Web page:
Voloci NiMH electric motorbike review
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Voloci NiMH electric motorbike review

Voloci NiMH electric motorbike reviewI got to do a detailed investigation and ride of one of the very very few prototypes of the Voloci this past weekend. I met with Dan Ferguson, the west coast sales guru for Nova Cruz, in his backyard of Portland, Oregon. He brought one of the very few (2?) prototypes that exist right now and I went riding along the water on a beautiful sunny day. This prototype was not a finished production unit, and had some limitations. First of all, it only has about 70%-75% of the power, speed, and acceleration of the production units. Also, the lights and fuel gauge were not hooked up. This means that I cannot yet detail my impressions on the power and speed side, but I sure as heck can tell you all about the scooter and the ride itself.

First of all, looking at the Voloci on the web, I imagined it to be bigger. Something along the lines of an electric motorcycle. Several other people have remarked on the fact that this cycle will be perceived as a motorcycle (creating problems for those riding in parks or on sidewalks). I am VERY pleased to report that nothing can be further from the truth. It is smaller in person. In fact, it is noticeably smaller than most mountain bikes. Think of an oversized electric BMX bike with suspension and you won't be far off. No one will mistake this cycle for a motorcycle. In fact, most people will see it as a bicycle. I watched a couple of people come up to the Voloci, scrutinize it for several minutes, THEN realize that it doesn't have pedals. This is an example of people seeing what they expect to see. Since it looks like a bike, people's minds will register it as a bike as you ride by. The quiet ride will reinforce this perception. Owners will have no problems riding this cycle anywhere bicycles are accepted.

A Portland bicycle cop stopped and took a long hard look at it, and pronounced it very cool, stating that he wanted to get one himself, and that law enforcement agencies should consider it as a platform for bicycle cops, as it will go faster than a bicycle, has lots of range, and delivers the officer to his destination fully rested and ready for action. He really liked the super simple quick release battery pack, pointing out that this feature is the critical factor for a quick turnaround fleet vehicle.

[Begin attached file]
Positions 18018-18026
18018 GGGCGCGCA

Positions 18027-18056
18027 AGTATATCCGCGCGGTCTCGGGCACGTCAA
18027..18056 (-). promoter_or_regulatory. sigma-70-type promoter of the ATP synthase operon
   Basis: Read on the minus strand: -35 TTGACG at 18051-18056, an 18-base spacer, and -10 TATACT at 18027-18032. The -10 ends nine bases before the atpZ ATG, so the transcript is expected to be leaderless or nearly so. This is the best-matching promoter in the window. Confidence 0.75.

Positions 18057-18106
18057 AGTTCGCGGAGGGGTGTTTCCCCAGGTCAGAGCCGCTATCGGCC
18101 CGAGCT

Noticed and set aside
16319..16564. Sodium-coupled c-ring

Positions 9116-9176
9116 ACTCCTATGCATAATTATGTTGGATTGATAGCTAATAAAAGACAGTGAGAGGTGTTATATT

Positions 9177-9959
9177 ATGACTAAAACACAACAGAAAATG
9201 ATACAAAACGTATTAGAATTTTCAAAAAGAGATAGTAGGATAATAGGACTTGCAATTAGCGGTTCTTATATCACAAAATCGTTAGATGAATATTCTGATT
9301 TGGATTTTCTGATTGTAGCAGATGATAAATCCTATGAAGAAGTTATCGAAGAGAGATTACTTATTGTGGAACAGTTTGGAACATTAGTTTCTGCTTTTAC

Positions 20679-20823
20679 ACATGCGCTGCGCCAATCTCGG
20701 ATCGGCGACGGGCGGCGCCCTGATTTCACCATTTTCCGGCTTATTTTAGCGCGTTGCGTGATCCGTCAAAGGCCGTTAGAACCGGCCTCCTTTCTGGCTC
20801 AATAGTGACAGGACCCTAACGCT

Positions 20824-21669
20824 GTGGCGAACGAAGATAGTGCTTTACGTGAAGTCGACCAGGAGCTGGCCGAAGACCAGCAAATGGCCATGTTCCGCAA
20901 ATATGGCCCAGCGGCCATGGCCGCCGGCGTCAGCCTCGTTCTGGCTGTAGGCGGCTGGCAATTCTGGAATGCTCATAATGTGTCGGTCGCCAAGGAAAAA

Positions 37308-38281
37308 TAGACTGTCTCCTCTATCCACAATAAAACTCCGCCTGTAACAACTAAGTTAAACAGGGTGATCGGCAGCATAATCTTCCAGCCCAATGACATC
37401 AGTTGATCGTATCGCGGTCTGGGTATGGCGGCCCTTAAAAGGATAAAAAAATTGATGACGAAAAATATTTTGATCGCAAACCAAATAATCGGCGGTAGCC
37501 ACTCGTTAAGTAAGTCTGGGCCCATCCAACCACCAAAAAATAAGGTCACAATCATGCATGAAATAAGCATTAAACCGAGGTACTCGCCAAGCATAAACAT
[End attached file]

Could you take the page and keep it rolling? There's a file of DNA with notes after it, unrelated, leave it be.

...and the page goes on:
This is the ideal platform for a rental fleet for the same reason. The double range battery pack would keep anyone entertained for an hour's rental (even at full speed), and a quick change with a fresh pack sends the scooter right back out the door with the next renter. Think campus vehicle for security, resorts, and colleges. The disc brakes make for solid stopping power under any conditions, with no wear on the rims.

Really, the only maintenance on this electric scooter besides charging the batteries is cleaning and oiling the chain. Everything looks strong and substantial. Durability should be excellent. The suspended chassis should also reduce failures substantially, due to reduced shock and vibration on the motor, controller and battery pack. Now on to the juicy stuff... the ride itself.

I was really impressed with the overall ride and handling of the Voloci. Anyone who is not intimidated by a bicycle will have no problems with this cycle. The front and rear suspension really ate up the bumps. The suspension preload is adjustable, which is good news for heavier riders like myself. I was told that this cycle can handle a drop of four feet with a rider on board. There was a nice 3 and a half foot jump on hand, and we were sorely tempted to try it, but given that this was one of the only Voloci cycles out there right now, we decided not to do this kind of abuse test yet. I did ride both on asphalt and in the dirt, and it handled both with no troubles. It was really gratifying to have the power of an electric bicycle combined with the feel of a mountain bike. It was like having a super light trials bike or something. Really nice. Everyone that rides this thing is going to love it, I think.

The removable battery is super simple to install and remove. This means that commuters will be able to lock the Voloci up in any bike rack and take the battery pack into the office (or coffee shop, or apartment) for easy charging. It is important to note that the pictures on the web show the cycle with a single NiMH pack installed. The lead acid setup is similar and will fit into the same space in the chassis as the NiMH, though will not be removable. The double range NiMH pack is reported to "stick out" from the frame, filling the space under the seat. As neither Dan nor myself have seen this pack however, this is somewhat speculative at this time. If there is a downside to the design, it's that the controller is integrated into the motor, and is therefore going to be difficult to tweak for more speed. That said, I fully expect SOMEONE out there to successfully tweak it anyway, just not the average user.

The word is that production is starting at the beginning of April (mere days away), and Nova Cruz is on track to deliver the first 100 units in the first month.

I predict that this is going to be a HUGE HIT for Nova Cruz. The quality is obvious, the price is right, and the speed, versatility and range are going to be just great for a whole lot of users. This is a winner, and one of the best personal electric vehicles offered to date by anyone, anywhere.

Drooling yet? I know I sure am! I will have a more detailed review along with lots of beautiful photography in the next issue of V is for Voltage, followed by another performance review when I get an actual production unit in a couple of weeks..

-KT Roughneck.
Outlaw Turbologist

The Voloci electric motorbike is no longer available. Check out the very similar A2B electric bike